THE REPUBLIC OF UGANDA
IN THE HIGH COURT OF UGANDA AT KAMPALA
MISCELLANEOUS APPLICTION NO. 356 OF 2003
(Arising from High Court Civil Suit No. 278 of 2000)
P. N. KABALEGA …..…………..…………………………………………….RESPONDENT
H. F. MIRIMA ……………………………………………………………………APPLICANT
Before: The Hon. Mr. Justice F. S. Lugayizi
This ruling is in respect of an application for Court’s orders as follows:
E.S. Lugayizi (J)
(a) to set aside the dismissal of High Court Miscellaneous Application No. 1667 of 2000;
(b) to set aside the decree Court passed on 10/10/2000; and or
(c) grant 1ea e to the applicant to defend HCCS No. 278 of 2000.
The applicant made the application by way of Notice of Motion under Order 33 rule 11 and or Order 9 rule 24 and Order 48 rules 1 and 2 of the CPR. An affidavit the applicant swore on 19/6/2003 accompanied the application.
The respondent opposed the application under an affidavit he swore on 14/10/2003. Court heard the application on 15/10/2003, but before it goes into the substance of the application it is useful to understand its background which is briefly as follows:
On 20/3/2000 the respondent filed High Court Civil Suit No. 278 of 2000 under summary procedure and claimed a sum of shillings 1 5,220,000/= from the applicant. He alleged that the said sum of money was a friendly loan he gave the applicant at the latter’s request. In turn, the applicant, under Miscellaneous Application No. 1667 of 2000, applied for unconditional leave to defend the suit. On many occasions between the end of November 2000 and the early part of October 2001 Court fixed the said application for hearing, but each time one of the parties gave one reason or another for being unable to go on with the hearing of the application. Finally, on 10/10/200 1 when the matter came up once again for hearing the respondent’s counsel Mr. P.S. Ayigihugu turned up, but the applicant and his counsel (Mr. Katuntu) did not show up. Mr. Ayigihugu then requested Court to dismiss the application with costs and enter a decree in favour of the respondent in the head suit. Court obliged in these words; “Judgment entered as prayed”. It is that order and its cumulative results, which gave rise to the application that is the subject of this ruling. Roughly, that is the background to this application.
At the time of hearing the application Mr. Balikuddembe represented the applicant and Mr. Kwizera represented the respondent.
Before Mr. Balikuddembe made his submissions he clearly pointed out that the applicant does not dispute part of the decretal sum (i.e. shillings 9,000,000/=) which he is willing to pay any time. He insisted that the applicant only disputes the balance of the decree (i.e. a sum of shillings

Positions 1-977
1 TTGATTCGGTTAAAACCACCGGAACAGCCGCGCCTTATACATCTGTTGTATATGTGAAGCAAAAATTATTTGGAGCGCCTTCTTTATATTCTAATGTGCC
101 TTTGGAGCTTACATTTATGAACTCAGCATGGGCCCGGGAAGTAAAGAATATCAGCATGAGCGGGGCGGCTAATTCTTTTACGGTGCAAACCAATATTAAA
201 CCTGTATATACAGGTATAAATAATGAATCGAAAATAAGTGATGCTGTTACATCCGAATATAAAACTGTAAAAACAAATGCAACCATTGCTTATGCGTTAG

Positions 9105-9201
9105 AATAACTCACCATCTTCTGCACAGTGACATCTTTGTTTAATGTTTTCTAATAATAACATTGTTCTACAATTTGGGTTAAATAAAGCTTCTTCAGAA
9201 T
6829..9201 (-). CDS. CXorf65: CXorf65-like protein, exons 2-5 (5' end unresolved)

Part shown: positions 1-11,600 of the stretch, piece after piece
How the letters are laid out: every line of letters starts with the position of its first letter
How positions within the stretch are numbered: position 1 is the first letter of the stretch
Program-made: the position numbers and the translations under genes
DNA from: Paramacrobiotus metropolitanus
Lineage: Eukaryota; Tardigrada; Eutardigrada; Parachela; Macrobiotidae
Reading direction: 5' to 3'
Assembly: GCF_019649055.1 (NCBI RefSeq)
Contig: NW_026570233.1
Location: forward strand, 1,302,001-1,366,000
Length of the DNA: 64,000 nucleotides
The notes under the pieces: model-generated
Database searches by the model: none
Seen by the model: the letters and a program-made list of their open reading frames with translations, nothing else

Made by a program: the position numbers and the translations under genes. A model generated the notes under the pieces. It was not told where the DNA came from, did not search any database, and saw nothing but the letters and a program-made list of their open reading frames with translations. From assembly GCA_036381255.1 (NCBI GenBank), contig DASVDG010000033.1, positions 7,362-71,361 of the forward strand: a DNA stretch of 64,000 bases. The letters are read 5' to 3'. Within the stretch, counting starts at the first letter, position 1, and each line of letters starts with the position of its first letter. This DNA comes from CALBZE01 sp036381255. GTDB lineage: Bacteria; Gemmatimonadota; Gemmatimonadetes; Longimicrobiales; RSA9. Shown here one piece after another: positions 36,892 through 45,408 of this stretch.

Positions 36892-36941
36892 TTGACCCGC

Be that as it may, in essence Mr. Balikuddembe submitted that the applicant has good cause to seek the first order referred to above. He pointed out that the applicant and his counsel were not aware that the application for leave to defend HCCS No. 278 of 2000 was supposed to be heard on 10/10/2001. He argued that they had not previously been served for the hearing. Therefore, they could not have attended it. For that reason, the ex parte order the learned Judge entered against the applicant that day was made in error. Mr. Balikuddembe further pointed out that the applicant paid part of the money, under the decree of 10/10/2001, to the respondent in cash (i.e. shillings 1,000,000/=). He also maintained that the balance (i.e. shillings 5,200,000/=) is not payable because it represents exorbitant interest, which the respondent who is not an authorised moneylender is not supposed to charge. For those reasons, Mr. Balikuddembe called upon Court to grant the orders earlier on referred to.
On his part, Mr. Kwizera opposed the application. He submitted that the applicant failed to show that he had good cause for not attending Court on 10/10/2001. This is particularly so, since the record shows that his advocate (Mr. Katuntu) attended the proceedings on the previous occasion when Court adjourned the application to 10/10/2001. This means that at least, the applicant’s counsel was aware of the proceedings, which took place on 10/10/2001. The applicant’s advocates and the applicant deliberately chose not to attend those proceeding. For that reason, the applicant should not seek an order to vacate the learned Judge’s ex parte order of 10/10/2001. Mr. Kwizera further argued that even assuming that the applicant had good cause not to attend the proceedings of 10/10/2001; the fact that he has been dilatory in bringing the application should disentitle him of the orders sought. Lastly, Mr. Kwizera pointed out that the allegation that the disputed sum of shilling 5,200,000/= represented unlawful interest was simply an afterthought that Court should ignore. Therefore, he urged Court to dismiss the application with costs.
It is clear from the pleadings, the law under which the applicant made the application and the submissions of counsel that the application that is the subject of this ruling raises four fundamental issues, that is to say,
1. Whether the applicant is responsible for the inordinate delay in bringing the application.
2. Whether the applicant had good cause not to attend court proceedings of 10/10/2001.
3. Whether there are triable issues justifying the grant of leave to the applicant to defend HCCS NO. 278 of 2000.
4. The available remedies.
Court will deal with each of the above issues in the order in which they occur.
With regard to the first issue (i.e. whether the applicant is responsible for the inordinate delay in bringing the application), Court has this to say. By his order dated 10/10/2001 the learned Judge implicitly dismissed the application for leave to defend HCCS No. 278 of 2000. However, the applicant did not file the application that is the subject of this ruling until 19/6/2003. It is therefore obvious that the applicant took almost 2 years to file the said application. However, the important question to answer is this. Why did the applicant take so long to file the application in question? In his submissions, Mr. Balikuddembe answered that question by attributing the said delay on “the negligence of the applicant’s former advocates”. Finally, he requested Court not to visit the advocates’ negligence upon the applicant.